Somewhat strangely, you might think, the BBC doesn’t publish persistent webpages for most its programmes. Or rather it didn’t, because today we’ve launched comprehensive programme support (in beta). So now if you go to bbc.co.uk/programmes you will now find an episode page for all our programmes – whether on radio or TV.
Unlike the existing What’s On service, which publishes a page for every broadcast, with bbc.co.uk/programmes, we are publishing a page for every episode (with broadcast information), programme or series. In other words, rather than a the specific broadcast instance we are publishing a page for the cultural entity. A page for every episode rather than every individual broadcast is cool. Its cool because no matter how many times the programme is broadcast there remains just one page to represent that programme. This helps people find the programme because it helps maximize Google Juice – because all references link to the same URL. It also means that we can add more information to the same page over time and create context around that episode.
If instead of creating a page for each episode we created a page for every broadcast not only would we dilute the Google Juice we would also dilute the information about that programme. Users would be swamped with dozens of versions of broadly the same page, each with slightly different bits of information or different links. This makes it harder to find what you want and when you do find it the page is less valuable because it contains less information.
Publishing a page for every episode is all well and good, but its not the whole story, its also important to be able to create context around programme pages. What does this mean? Well, for starters we are categorizing programmes by genre and format and letting users browse by these categories, we are also grouping episodes into series, and programme. And over time we will add more information and additional links to supporting webpages.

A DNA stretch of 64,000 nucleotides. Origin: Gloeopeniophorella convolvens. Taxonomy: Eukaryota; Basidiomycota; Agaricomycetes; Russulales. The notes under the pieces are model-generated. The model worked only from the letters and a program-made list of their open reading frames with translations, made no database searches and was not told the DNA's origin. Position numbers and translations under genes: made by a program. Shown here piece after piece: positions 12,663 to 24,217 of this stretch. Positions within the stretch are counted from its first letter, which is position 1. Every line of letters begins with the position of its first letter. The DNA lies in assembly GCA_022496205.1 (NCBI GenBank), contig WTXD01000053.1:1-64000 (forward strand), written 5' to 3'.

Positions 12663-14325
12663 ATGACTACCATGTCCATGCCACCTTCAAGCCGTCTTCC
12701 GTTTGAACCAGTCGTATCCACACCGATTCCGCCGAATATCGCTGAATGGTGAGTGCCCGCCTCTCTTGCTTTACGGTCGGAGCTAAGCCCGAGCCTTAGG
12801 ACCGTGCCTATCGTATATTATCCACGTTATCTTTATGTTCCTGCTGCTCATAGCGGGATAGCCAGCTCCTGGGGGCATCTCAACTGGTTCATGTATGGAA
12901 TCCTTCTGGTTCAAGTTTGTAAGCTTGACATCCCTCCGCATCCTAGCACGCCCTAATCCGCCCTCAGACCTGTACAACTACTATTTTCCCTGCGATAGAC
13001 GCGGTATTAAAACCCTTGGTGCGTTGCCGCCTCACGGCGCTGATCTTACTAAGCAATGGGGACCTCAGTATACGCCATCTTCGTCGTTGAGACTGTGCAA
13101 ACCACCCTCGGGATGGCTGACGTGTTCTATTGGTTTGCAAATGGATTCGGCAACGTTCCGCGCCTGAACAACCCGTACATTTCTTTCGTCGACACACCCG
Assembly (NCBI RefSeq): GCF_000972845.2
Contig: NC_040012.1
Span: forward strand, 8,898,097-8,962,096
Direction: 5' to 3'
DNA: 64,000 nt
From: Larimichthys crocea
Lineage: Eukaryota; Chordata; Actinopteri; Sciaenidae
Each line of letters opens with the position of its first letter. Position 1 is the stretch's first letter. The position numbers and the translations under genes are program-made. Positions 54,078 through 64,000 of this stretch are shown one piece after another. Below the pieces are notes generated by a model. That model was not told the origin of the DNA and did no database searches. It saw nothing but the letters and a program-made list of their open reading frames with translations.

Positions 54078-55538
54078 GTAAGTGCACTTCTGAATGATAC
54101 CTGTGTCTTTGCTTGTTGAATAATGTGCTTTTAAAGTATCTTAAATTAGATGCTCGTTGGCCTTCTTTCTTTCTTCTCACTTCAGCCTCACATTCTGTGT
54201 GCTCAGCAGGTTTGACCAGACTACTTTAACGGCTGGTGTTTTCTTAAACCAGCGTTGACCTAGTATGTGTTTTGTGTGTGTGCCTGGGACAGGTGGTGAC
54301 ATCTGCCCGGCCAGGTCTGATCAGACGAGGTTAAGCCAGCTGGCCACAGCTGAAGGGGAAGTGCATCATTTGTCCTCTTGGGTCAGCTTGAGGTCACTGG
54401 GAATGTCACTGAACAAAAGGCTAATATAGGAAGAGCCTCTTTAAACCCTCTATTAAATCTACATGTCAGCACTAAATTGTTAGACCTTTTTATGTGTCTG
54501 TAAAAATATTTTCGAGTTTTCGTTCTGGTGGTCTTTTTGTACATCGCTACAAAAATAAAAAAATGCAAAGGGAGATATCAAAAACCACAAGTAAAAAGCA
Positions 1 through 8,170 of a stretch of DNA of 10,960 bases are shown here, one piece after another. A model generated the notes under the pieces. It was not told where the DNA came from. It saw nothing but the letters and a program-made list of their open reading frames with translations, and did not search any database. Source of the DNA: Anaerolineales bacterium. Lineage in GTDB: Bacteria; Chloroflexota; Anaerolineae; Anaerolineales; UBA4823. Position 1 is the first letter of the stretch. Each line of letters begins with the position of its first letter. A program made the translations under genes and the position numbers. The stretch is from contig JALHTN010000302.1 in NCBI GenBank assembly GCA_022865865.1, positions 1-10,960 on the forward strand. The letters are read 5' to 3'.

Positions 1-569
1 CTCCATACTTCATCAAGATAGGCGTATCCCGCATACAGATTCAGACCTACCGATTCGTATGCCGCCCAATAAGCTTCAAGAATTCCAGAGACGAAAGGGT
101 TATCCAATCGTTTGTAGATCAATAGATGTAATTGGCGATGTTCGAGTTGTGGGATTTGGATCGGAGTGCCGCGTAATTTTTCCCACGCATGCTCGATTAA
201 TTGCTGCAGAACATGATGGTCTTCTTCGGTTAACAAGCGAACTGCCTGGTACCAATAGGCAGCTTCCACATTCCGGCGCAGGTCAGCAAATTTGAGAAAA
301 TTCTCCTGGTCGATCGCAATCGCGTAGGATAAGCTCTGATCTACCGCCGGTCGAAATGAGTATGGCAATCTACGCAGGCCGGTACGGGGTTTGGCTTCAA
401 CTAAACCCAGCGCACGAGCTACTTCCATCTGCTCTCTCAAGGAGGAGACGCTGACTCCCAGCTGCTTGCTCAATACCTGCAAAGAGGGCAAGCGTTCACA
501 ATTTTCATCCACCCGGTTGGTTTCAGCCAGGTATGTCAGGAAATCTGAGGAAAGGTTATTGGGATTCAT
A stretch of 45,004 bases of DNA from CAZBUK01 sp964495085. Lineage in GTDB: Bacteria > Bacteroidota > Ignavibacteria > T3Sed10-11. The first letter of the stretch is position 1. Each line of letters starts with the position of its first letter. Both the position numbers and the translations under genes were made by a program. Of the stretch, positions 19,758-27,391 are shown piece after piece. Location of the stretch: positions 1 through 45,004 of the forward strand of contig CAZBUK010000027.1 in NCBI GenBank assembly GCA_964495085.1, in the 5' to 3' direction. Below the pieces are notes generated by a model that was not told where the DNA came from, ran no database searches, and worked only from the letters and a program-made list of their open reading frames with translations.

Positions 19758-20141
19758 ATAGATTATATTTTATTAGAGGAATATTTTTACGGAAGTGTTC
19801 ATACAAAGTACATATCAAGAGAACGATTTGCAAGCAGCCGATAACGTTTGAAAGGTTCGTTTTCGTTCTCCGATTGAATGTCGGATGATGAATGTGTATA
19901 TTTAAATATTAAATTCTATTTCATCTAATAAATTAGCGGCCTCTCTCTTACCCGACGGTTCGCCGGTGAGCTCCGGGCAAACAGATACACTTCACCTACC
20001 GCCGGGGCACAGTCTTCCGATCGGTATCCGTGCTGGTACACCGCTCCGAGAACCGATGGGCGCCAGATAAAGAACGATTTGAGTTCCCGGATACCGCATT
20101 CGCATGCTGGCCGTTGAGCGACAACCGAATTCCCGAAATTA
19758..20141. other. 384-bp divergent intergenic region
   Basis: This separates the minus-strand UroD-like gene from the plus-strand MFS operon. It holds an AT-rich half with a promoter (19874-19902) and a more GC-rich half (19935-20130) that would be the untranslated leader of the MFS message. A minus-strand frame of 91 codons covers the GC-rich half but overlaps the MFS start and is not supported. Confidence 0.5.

We also want to help other people create context around our programmes so we have implemented a few features to support this too (although we aren’t including all these in this initial release). First up relevant pages are microformatted with hCalendar which makes it easier for the data on the webpages to be processed with software. And in the near future we’ll be publishing the data in different formats – RSS, Atom and HTML for starters, and iCal and JSON after that. And finally the URLs for all this will also be persistent – the resource will always be available and the URL to that resource will remain the same.
Providing persistent URLs is clearly a good thing – it means people can link to a page and know it will remain available and search engines work better – but building a system to deliver persistent URLs has some important implications. What have we chosen to do? Well here are some URLs:
And some future URLs:
The most obvious thing to note is that we haven’t included the programme title, broadcast date, Programme Brand (e.g. Heroes) nor channel (e.g. Radio 1 or BBC2) in the URL for our primary objects because all these things can change and its never a good idea to reflect your organisational structure in your URLs. For example, programmes are repeated on different channels – especially in the era of multi channel TV and P2PTV and programmes can start off on one channel before being ‘promoted’ to another (e.g. Little Britain).
So instead the individual objects (episodes, programmes and series) are identified using an eight digit, alpha numeric key. And this doesn’t ever need to change – not when we change the underlying technology, nor when we add more information, rebroadcast the programme, or decide to reorganise. However, the URLs for the aggregation pages (e.g. …/programmes/genre/music) are human readable and hackable, they support wombling.
Some more information on new features: tags and radio player, and iPlayer embedded video.